What does test optional mean


As of the fall 2022 college admissions process, nearly 1835+ schools are test-optional

Additionally, 84+ colleges and universities are test-blind.

As rumors and partial truths swirl around these increasing numbers, students and families face some complex questions like:

  1. What does test optional mean?
  2. What is the difference between test-optional and test-blind?
  3. Should you submit your scores if you’re only applying to test-optional colleges?
  4. Do you have to test if you don’t know where you’re applying to college?
  5. Are there any advantages to testing if it’s optional?

You need reliable information about how test-optional policies affect you specifically, not just what colleges are advertising.

In this article, I’m going to help you understand what’s at stake by exploring: 

  • Both the simple and deeper meanings of test-optional
  • What test-optional means for you, especially:

    • Reasons you might still want to submit scores to test-optional schools
    • Reasons you might need to take the tests
    • If you test, whether to take the ACT or SAT
    • How to decide if your scores are good enough to submit

In the end, you may decide not to test but now you’ll be able to make the choice that's best for you, not just what seems easiest at first glance. 

You deserve every chance at success. 

Be sure you understand possible consequences before writing off your testing options simply because it would be nice to not have to test.

What Does Test Optional Mean?

When a college or university says they are test-optional, it means that ACT and/or SAT scores are not a required part of your application to attend that school. But you can still send in your scores for consideration. 

In other words, you could choose to test but not submit your scores if you had a bad testing day and don’t feel they reflect your academic ability.

Or you could choose not to test at all.

Now - before you do a happy dance about skipping the SAT and ACT - keep reading for the implications of what this actually means for students applying to college now.

Remember, college admissions standardized test score policies fall into one of three categories:

  • Test-requiring (aka you must submit scores)
  • Test-optional (aka you choose; they’ll consider them if you submit them)
  • Test-blind (aka schools won’t consider scores even if you submit them)

When the pandemic hit in 2020, many schools temporarily opted for test-optional because  ACT and SAT testing was difficult to access.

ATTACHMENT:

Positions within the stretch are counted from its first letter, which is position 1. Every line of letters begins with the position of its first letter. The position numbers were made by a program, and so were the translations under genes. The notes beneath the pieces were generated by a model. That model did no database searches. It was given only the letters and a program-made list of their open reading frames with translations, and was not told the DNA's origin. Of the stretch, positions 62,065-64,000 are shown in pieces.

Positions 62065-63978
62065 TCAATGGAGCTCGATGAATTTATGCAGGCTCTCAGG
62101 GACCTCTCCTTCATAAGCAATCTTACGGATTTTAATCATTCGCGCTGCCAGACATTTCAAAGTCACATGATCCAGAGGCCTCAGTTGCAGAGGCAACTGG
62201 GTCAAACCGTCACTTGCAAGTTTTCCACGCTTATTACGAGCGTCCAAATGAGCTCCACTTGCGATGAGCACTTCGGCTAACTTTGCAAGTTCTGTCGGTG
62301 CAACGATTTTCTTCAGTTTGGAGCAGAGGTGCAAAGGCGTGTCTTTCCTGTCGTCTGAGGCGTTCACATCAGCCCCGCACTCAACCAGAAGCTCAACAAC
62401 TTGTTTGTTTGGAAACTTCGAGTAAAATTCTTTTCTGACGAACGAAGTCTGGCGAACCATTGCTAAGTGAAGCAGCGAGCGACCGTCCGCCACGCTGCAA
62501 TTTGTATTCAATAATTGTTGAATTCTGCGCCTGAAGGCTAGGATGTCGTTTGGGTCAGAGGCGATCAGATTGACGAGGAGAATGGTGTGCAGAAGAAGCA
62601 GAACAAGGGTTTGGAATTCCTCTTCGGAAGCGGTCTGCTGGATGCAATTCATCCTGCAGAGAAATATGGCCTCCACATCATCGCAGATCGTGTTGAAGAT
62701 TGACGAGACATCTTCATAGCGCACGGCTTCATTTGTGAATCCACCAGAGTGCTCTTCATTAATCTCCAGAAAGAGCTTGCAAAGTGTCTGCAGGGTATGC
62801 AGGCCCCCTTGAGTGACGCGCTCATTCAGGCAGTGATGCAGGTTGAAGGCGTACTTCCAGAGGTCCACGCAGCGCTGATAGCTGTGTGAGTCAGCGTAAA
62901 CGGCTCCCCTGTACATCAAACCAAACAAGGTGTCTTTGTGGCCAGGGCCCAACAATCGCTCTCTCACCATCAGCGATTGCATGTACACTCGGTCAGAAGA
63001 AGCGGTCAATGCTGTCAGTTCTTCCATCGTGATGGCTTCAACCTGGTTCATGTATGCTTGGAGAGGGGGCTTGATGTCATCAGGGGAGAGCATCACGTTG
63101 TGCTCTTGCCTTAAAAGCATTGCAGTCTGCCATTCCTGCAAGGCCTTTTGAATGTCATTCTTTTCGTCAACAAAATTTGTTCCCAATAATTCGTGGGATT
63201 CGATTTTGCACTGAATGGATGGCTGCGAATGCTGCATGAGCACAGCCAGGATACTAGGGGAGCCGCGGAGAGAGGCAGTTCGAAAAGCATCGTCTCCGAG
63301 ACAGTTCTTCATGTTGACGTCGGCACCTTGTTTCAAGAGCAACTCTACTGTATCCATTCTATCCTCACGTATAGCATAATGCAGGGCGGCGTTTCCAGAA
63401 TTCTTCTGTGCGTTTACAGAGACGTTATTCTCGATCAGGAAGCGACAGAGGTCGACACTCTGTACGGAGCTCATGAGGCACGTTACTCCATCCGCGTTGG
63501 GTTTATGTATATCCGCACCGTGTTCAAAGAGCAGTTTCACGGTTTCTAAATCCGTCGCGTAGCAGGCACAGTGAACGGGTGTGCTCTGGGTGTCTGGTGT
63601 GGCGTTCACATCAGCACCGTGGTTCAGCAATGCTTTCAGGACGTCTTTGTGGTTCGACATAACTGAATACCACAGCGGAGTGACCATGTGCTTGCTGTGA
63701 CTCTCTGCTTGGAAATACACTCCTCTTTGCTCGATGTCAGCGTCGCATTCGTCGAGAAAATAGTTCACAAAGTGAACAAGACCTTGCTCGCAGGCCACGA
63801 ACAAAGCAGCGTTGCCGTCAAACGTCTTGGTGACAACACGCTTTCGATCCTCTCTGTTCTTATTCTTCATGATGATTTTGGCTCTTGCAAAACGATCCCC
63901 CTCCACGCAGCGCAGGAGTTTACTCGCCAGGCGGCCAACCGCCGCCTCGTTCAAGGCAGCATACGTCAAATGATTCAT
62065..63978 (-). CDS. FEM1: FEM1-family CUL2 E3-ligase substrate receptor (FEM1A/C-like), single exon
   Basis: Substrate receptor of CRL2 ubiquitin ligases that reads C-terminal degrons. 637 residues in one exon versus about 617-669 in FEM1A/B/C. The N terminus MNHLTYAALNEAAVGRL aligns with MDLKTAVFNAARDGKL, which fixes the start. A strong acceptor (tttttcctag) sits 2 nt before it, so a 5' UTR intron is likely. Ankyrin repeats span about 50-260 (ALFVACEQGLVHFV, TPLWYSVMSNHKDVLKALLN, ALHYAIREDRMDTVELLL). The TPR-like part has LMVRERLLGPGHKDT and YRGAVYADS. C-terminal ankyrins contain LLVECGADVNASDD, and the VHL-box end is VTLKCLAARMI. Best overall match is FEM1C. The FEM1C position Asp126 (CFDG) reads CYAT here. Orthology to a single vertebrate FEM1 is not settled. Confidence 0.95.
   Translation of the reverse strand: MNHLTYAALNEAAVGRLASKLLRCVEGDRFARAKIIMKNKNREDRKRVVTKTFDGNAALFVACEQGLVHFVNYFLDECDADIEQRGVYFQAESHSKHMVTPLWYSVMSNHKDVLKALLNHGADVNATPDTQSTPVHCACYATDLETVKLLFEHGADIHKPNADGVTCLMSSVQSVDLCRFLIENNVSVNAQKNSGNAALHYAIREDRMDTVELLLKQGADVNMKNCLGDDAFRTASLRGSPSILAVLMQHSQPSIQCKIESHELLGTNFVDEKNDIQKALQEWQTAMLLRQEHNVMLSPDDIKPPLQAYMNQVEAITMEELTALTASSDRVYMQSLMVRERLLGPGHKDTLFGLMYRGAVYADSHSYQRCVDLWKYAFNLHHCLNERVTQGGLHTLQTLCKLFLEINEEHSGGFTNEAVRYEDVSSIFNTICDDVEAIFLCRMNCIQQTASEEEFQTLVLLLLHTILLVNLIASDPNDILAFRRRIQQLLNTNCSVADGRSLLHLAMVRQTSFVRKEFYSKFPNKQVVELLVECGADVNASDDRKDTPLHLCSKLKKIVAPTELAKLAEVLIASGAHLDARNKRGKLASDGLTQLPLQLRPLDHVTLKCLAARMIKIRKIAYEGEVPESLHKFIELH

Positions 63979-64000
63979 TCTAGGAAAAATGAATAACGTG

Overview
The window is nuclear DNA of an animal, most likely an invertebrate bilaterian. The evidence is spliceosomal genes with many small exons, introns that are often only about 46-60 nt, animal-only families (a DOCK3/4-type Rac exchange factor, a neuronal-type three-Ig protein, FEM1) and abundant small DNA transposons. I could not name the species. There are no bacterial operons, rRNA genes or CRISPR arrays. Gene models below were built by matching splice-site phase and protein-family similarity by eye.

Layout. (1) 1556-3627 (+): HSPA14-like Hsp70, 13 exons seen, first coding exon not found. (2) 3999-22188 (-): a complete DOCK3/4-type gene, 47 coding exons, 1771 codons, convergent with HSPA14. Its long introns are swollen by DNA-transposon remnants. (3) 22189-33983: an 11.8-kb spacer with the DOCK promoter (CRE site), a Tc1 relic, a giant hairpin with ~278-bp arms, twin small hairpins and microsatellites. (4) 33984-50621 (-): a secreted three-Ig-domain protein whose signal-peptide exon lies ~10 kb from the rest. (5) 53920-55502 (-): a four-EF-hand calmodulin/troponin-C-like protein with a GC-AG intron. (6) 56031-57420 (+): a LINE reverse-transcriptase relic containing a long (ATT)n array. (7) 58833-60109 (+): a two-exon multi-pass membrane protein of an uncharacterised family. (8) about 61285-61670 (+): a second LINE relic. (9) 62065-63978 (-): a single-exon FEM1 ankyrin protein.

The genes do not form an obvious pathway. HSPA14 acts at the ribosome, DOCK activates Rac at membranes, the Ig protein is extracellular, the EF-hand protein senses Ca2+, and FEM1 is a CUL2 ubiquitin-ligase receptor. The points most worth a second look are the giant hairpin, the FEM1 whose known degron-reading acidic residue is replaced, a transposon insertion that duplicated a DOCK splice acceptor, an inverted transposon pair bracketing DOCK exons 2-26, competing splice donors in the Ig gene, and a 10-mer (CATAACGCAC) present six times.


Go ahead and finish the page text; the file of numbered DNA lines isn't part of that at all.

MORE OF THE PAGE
Some of those schools are now returning to required testing, some remain test-optional, and some are becoming test-blind after trying test-optional.

How do schools evaluate applicants without test scores?

If a school is not considering standardized test scores, they’ll lean more on the other application elements. 

Think of your application like an “everything” pizza. 

If the admissions committee is looking for all the toppings (otherwise known as essays, grades, classes you took, class rank, letters of recommendation, testing) but you’re removing the pepperoni (test scores), they’ll expect the other ingredients to compensate for the missing flavor. 

For schools, this means developing new expectations and standards to compare applicants now that there might be less to go on.

For students, this means the other ingredients had better be stellar. 

But as with any challenge, you can either let it control your options or you can study the problem to figure out how to turn it into an opportunity that favors you. 

Want a major advantage over other students who don’t understand how test-optional could negatively or positively affect your chances of getting into your dream college? 

Read on.

So… What Does Test Optional Mean For You?

Is it really optional? 

Do schools inadvertently or intentionally penalize students who don’t submit scores?

Is it a big deal to skip testing when there’s so much else on your plate?

The answers vary from school to school and student to student.

Should You Test?

Reasons you might want to:

  1. Showcase your smarts.

47% of high school students graduate with an A average, so your test scores can help you stand out.

If you choose not to submit scores to a test-optional school you will still be competing against other students who did submit ACT or SAT scores.

If they’re good, definitely submit!

  1. Present serious intentions.

Test-optional schools have seen a dramatic increase in applications recently. 

While this is nice for schools, it creates more stress for students because competition is greater. 

Give the school as much information, and as many reasons to say yes to you, as possible. 

Demonstrate your interest in them.

Going above and beyond what’s required says you’re a hard worker and serious about your education. 

  1. Your desired major may still require test scores (yes, even at test-optional colleges).

Think competitive, highly selective programs like BS/MDs, accelerated studies, or entrance to graduate school. 

Research it.

  1. Some scholarship and financial aid packages may still require test scores (yes, again, even at test-optional colleges).

Once more, research is essential. 

Ask the admissions office of the school you’re interested in if you can’t locate the information on their website.

  1. Certain schools may still prefer test scores, even if they are “optional.”

This one is tough because statistics around it are new and can be somewhat slanted. 

Plus, some schools are more transparent than others regarding the importance they place on test scores.